Perinatal health well covered

FOR years, many women often suffered in silence. But thanks to increasing media exposure, public campaigns and word of mouth, more and more women suffering from perinatal health issues are getting the help they need and the respect they deserve.
One of the places women are going to get such help is the St John of God Raphael Centre. Raphael services have been operating in Berwick since 2006, providing specialist perinatal and infant mental health services to families living in Casey and Cardinia. The highly-trained mental health staff offer a comprehensive assessment and treatment service for parents affected by anxiety, depression or related mental health disorders during pregnancy and throughout the two years following the birth of their baby.
Dr Lucinda Smith, a perinatal psychiatrist and clinical director with the Raphael Centre said early intervention was crucial.
“We know that the mum-to-be’s physical and mental well-being can influence the well-being of their baby, so it’s crucial that they get support at this time,” she said.
“We see some women who have had a past history of depression or anxiety, or women who are currently being treated for those conditions and want advice before heading into their pregnancy. It is always best to act preventatively. If we get in early and have a plan, then we can increase their social support. We can help women realise the things they can do for themselves and have strategies put into place.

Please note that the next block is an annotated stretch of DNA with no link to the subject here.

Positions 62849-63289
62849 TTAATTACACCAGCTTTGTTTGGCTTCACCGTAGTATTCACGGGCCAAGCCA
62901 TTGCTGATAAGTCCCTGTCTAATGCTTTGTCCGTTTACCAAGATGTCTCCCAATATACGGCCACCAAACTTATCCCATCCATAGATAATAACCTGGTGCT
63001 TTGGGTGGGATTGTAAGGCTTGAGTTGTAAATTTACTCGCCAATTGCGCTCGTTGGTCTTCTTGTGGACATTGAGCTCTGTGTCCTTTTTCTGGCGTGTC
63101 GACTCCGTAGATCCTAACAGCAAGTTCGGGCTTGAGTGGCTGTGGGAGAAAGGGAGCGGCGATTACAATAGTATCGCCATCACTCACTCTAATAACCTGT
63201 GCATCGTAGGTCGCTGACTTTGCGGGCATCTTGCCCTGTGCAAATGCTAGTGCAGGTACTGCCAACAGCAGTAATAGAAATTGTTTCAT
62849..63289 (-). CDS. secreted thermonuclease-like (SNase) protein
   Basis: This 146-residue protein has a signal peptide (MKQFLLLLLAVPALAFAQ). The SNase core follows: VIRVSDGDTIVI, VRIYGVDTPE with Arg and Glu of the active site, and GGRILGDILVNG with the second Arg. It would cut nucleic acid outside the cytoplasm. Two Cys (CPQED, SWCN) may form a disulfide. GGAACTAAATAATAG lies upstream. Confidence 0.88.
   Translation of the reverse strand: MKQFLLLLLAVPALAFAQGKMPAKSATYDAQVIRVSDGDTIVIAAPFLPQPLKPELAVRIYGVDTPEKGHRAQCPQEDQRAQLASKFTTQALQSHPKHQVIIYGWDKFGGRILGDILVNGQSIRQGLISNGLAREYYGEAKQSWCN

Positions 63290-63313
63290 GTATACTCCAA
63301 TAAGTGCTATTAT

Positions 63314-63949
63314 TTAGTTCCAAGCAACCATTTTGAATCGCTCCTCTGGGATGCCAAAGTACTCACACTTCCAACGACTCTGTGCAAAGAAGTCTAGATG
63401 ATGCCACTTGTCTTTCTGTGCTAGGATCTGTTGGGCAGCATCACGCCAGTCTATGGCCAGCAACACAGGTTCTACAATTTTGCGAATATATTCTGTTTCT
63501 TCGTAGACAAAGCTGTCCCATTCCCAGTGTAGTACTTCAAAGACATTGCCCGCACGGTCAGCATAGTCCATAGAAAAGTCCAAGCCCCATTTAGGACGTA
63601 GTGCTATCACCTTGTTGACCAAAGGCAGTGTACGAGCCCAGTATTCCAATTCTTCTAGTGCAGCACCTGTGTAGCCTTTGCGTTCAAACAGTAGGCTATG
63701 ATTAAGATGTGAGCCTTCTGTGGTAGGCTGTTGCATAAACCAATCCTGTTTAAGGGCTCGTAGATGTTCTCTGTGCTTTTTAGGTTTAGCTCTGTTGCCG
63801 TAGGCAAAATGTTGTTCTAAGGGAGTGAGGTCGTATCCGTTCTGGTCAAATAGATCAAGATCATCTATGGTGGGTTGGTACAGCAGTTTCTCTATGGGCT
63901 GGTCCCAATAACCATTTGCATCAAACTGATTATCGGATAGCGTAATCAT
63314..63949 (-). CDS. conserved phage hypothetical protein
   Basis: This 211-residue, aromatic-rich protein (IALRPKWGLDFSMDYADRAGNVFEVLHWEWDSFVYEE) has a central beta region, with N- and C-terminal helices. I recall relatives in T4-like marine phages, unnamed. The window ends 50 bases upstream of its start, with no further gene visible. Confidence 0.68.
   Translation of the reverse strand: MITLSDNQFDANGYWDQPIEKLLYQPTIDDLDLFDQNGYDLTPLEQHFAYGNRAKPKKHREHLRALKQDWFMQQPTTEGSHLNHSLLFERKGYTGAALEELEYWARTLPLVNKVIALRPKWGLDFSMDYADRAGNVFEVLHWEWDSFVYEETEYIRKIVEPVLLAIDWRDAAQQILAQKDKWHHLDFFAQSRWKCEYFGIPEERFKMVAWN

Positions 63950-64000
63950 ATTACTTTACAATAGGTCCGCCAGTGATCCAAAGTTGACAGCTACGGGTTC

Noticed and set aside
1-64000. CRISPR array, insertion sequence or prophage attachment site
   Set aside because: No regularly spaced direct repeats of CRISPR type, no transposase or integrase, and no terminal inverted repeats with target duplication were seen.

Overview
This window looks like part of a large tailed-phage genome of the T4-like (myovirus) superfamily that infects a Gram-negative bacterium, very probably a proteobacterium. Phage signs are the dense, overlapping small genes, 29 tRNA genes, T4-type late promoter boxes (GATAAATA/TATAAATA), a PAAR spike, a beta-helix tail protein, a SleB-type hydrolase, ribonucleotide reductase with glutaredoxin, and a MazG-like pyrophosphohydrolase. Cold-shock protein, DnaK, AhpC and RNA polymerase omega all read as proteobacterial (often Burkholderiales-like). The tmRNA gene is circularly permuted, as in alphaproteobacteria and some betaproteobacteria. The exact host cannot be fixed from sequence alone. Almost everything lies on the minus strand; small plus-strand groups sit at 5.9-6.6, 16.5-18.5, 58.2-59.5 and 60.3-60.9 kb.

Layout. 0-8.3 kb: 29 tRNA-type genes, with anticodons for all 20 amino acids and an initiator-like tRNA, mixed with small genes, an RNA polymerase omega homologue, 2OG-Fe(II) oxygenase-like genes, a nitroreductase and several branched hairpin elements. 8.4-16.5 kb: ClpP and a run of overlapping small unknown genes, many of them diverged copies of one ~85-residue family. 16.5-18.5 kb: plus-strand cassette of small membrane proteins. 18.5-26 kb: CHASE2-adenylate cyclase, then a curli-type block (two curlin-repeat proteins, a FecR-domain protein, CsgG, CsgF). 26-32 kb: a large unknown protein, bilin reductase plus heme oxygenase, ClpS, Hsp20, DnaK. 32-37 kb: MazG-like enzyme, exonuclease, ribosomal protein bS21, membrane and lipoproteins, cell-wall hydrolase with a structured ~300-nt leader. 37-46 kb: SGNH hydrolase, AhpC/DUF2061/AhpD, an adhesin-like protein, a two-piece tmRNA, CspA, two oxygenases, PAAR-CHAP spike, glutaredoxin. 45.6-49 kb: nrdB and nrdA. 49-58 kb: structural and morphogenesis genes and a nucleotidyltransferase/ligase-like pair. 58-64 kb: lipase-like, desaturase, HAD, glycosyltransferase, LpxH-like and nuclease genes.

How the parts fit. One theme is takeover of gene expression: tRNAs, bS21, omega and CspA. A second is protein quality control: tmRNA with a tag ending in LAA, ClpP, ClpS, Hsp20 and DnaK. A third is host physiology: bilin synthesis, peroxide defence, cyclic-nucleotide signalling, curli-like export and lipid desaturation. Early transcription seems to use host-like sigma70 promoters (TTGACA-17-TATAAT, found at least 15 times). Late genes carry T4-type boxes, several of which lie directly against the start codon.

“We also see women who are already pregnant- they may have questions or need assessment. Then we would see and some mothers and some fathers in the post-natal period.”
Dr Smith said that around 10 per cent of new dads were also affected by depression. If their wife had depression, then they were 50 per cent more likely to also get depression in the post-natal period.
“There are many factors that contribute to post natal depression and anxiety. Certainly there is hormonal changes that have an impact, but becoming a parent can be a big stress in a number of ways. It could be financial changes, adjusting to a new role, being out of the work-force- a number of factors.”
Dr Smith said it was important for anyone who was finding it difficult to adjust to their new role, weren’t enjoying time with their new child, or felt something wasn’t right, to ask for help.
“It can be quite hard some for women to ask for help. For some first-time mums, it’s the first time they are experiencing such symptoms and they aren’t sure if they are normal or not. If they aren’t unsure, they should discuss their feelings with their general practitioner or maternal health nurse,” she said.
“The Raphael Centre is a specialised, secondary level perinatal mental health service, meaning they deal with the more moderate degrees of distress and illness and those situations requiring specialised perinatal expertise. Mild or less complex presentation of perinatal anxiety / depression or adjustment to parenting would be best dealt with by primary level services such as a GP, general community supports or psychologist.”
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